Last updated on February 2018

Laparoscopic Approach to Cervical Cancer

Brief description of study

The goal of this clinical research study is to compare the long-term outcomes of different surgical methods for the treatment of cervical cancer. The long-term outcome of a total abdominal radical hysterectomy (TARH) will be compared against laparoscopy. In this study, the laparoscopy will be done with or without robotic technology.

Detailed Study Description

Primary Objective:

To compare disease-free survival amongst patients who undergo a total laparoscopic (TLRH) or robotic radical hysterectomy (TRRH) verses those who undergo a total abdominal radical hysterectomy (TARH) for early stage cervical cancer.

Secondary Objectives:

  • Compare patterns of recurrence between arms.
  • Compare treatment-associated morbidity within 6 months from surgery.
  • Compare the cost effectiveness of TLRH/TRRH versus TARH
  • Compare the impact on Quality of Life (QOL) between arms.
  • Assess pelvic floor function
  • Compare overall survival between arms
  • Determine the feasibility of sentinel lymph node biopsy in this group of patients

RATIONALE FOR STUDY DESIGN Total abdominal radical hysterectomy (TARH) and pelvic lymph node dissection ( aortic lymph node dissection postoperative [chemo-] radiotherapy) is the current standard treatment for early cervical cancer. While this is an accepted effective treatment, a laparotomy is highly invasive, visibly scarring and is associated with tissue trauma, blood loss and a significant risk of wound and infectious adverse events . Additionally, radical hysterectomy by laparotomy is associated with an average hospital stay of approximately 5 to 7 days and an average recovery period (from surgery) of 5 to 6 weeks.

Laparoscopic techniques have been demonstrated to be feasible and safe with previous retrospective studies on TLH showing encouraging results . In a number of retrospective and prospective, non-controlled series the incidence of treatment-related morbidity was less in patients who had a laparoscopic hysterectomy compared to patients who underwent a TAH . Retrospective data suggest that the recurrence rate and patterns of recurrence are similar in patients who had a laparoscopic or an open approach .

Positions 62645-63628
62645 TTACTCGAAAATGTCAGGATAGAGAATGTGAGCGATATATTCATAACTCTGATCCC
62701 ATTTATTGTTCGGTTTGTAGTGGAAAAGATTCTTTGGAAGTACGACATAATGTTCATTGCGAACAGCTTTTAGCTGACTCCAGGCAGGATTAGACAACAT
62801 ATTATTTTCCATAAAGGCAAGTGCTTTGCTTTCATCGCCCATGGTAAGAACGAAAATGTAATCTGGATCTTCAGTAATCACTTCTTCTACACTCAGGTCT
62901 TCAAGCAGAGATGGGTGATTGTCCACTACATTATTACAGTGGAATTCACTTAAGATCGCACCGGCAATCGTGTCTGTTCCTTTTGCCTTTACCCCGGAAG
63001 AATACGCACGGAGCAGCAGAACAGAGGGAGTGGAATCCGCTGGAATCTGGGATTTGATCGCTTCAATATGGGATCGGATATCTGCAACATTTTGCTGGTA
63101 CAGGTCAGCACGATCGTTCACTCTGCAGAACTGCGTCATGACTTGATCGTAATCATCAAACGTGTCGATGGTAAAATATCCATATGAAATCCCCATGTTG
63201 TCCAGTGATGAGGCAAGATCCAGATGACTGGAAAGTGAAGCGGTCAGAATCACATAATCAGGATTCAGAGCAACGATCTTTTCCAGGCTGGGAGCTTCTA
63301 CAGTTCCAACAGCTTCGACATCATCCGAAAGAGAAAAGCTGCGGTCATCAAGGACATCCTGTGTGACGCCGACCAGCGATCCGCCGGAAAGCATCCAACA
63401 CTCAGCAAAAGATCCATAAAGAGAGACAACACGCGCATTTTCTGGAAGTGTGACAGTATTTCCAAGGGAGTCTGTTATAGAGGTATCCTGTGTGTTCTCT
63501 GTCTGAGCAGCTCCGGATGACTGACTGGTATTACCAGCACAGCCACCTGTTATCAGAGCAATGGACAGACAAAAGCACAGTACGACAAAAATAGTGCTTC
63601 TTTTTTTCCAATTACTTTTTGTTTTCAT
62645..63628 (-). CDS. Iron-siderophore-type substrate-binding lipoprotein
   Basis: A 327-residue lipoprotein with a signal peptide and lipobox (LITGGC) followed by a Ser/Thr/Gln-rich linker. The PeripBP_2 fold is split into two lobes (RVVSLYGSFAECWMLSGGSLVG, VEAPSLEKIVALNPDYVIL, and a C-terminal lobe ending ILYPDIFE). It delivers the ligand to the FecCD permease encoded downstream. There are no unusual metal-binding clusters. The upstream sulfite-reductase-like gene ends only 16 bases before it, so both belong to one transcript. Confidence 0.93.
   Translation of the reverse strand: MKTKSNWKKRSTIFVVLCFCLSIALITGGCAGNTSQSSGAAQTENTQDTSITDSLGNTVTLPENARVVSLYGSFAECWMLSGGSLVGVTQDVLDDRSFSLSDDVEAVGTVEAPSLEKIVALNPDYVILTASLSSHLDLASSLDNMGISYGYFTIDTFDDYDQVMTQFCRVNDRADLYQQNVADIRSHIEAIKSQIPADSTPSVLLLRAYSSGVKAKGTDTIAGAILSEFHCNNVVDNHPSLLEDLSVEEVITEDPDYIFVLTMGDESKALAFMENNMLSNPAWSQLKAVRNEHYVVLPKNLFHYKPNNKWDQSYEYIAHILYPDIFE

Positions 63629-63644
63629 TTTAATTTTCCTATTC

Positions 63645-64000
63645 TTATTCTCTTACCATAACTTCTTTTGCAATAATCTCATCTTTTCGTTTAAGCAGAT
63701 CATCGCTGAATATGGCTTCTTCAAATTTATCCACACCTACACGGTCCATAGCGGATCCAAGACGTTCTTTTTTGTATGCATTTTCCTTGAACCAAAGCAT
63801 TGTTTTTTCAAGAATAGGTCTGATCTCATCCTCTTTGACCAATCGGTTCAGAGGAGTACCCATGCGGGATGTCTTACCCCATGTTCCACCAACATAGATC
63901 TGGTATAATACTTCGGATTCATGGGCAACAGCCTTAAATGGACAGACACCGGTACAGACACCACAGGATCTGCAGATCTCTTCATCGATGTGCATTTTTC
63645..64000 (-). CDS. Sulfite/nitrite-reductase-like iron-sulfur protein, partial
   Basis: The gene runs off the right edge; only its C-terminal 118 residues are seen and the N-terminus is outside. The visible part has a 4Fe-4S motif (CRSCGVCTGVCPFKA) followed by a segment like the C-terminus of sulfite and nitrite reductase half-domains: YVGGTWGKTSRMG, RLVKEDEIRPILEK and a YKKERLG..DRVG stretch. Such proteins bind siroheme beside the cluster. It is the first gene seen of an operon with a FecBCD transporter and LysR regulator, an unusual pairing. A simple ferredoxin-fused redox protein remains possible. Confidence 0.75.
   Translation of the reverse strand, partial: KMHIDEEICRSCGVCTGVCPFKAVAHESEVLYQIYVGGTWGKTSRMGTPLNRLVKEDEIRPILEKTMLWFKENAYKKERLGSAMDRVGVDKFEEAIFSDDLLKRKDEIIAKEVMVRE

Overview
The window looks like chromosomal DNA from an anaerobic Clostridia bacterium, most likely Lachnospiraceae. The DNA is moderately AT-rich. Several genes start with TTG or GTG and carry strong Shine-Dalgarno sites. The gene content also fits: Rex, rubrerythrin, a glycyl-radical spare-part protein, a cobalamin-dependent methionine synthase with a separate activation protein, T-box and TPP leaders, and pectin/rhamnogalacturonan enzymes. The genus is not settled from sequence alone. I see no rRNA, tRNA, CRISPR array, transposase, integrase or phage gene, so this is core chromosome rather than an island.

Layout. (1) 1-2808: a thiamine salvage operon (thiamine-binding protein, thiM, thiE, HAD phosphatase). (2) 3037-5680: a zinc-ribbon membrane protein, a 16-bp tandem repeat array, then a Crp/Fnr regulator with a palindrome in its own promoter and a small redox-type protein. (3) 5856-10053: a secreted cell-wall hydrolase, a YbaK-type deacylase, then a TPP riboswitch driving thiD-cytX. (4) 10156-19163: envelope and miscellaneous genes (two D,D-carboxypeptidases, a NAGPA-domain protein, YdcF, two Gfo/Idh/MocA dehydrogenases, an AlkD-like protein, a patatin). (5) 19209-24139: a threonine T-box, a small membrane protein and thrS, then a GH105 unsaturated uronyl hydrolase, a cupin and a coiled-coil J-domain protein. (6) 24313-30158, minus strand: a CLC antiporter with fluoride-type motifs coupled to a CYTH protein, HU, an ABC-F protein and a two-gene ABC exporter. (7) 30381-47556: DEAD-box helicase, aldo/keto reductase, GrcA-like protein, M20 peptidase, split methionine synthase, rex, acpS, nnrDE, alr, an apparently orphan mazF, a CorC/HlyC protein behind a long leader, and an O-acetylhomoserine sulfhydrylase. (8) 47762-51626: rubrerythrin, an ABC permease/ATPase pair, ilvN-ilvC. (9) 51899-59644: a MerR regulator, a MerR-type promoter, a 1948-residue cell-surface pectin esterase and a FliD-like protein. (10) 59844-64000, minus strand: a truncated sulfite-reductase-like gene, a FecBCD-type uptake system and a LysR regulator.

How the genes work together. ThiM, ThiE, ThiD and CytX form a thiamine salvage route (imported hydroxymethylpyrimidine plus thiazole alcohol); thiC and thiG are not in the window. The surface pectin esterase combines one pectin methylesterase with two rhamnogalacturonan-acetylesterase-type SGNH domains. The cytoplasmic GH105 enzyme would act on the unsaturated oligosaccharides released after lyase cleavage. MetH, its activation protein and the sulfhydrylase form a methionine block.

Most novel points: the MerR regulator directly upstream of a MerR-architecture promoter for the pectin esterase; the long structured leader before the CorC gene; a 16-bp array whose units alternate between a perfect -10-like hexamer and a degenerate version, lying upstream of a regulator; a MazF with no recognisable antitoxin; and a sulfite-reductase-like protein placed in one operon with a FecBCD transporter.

Treatment recommendations ideally are based on prospective, randomized trials comparing the current standard technique (TARH) with the proposed better technique (TLRH). However, there are currently no prospective studies available which directly compare TLRH against the standard treatment of TARH in regards to disease-free or overall survival.

The proposed clinical trial will be biphasic. The primary outcome variable in stage 1 will be feasibility of recruitment as determined by overall trial recruitment. Following completion of Stage 1, the data of this study will become the basis for assessing recurrence and disease-free survival in the Stage 2 design.

RATIONALE FOR THE QUALITY OF LIFE Retrospective studies suggest equivalency between the laparoscopic and open approaches to radical hysterectomy in regards to surgical specimens obtained and likely disease-free and overall survivals . Thus, quality of life could be seen as one of the most significant factors in recommending one approach over the other and therefore an extremely important endpoint for this protocol. In the GOG LAP-2 protocol , a trial evaluating a comparison between hysterectomy by laparotomy or laparoscopy, the investigators found equivalency adequacy of the two surgical approaches however a significant difference in short term quality of life favoring laparoscopy. As expected, patients who underwent laparoscopy had a faster return to baseline functioning compared with those patients who had undergone laparotomy which translated into improved short-term quality of life. By 6 months, however, patients in both cohorts were reporting equivalent quality of life parameters. Quality of life surveys employed with this Phase III clinical trial will encompass important endpoints such as postoperative pain and related symptoms using the MD Anderson Symptom Assessment Index (MDSAI), as well as cancer specific Functional Assessment of Cancer Therapy (FACT-Cx) and the general 12-Item Short-Form Health Survey (SF-12).

RATIONALE FOR LYMPHATIC MAPPING Published experience with the techniques for lymphatic mapping and sentinel lymph node detection in women with cervical cancer has been very limited. To date, no single study has enrolled more than 100 patients undergoing lymphatic mapping as part of their surgical treatment for cervical cancer. In fact, the majority of studies report on less than 50 patients. In addition, this procedure has not yet been shown to be viable in a multi-institutional setting. The limitations of previously published reports are important as these techniques are associated with a significantly high learning curve with early procedures less successful than later ones. This study will provide us the opportunity to enroll large numbers of patients for validation of intraoperative lymphatic mapping in women with cervical cancer in an international, multi-institutional setting.

Clinical Study Identifier: NCT00614211

Contact Investigators or Research Sites near you

Start Over

Jim Nicklin, MD

The Wesley Hospital
Auchenflower, Australia

Naven Chetty, MD

Mater Health Services
South Brisbane, Australia

Andreas Obermair, MD FRANZCOG

Greenslopes Private Hospital
Greenslopes, Australia

Andreas Obermair, MD, FRANZCOG

Royal Brisbane and Women's Hospital
Herston, Australia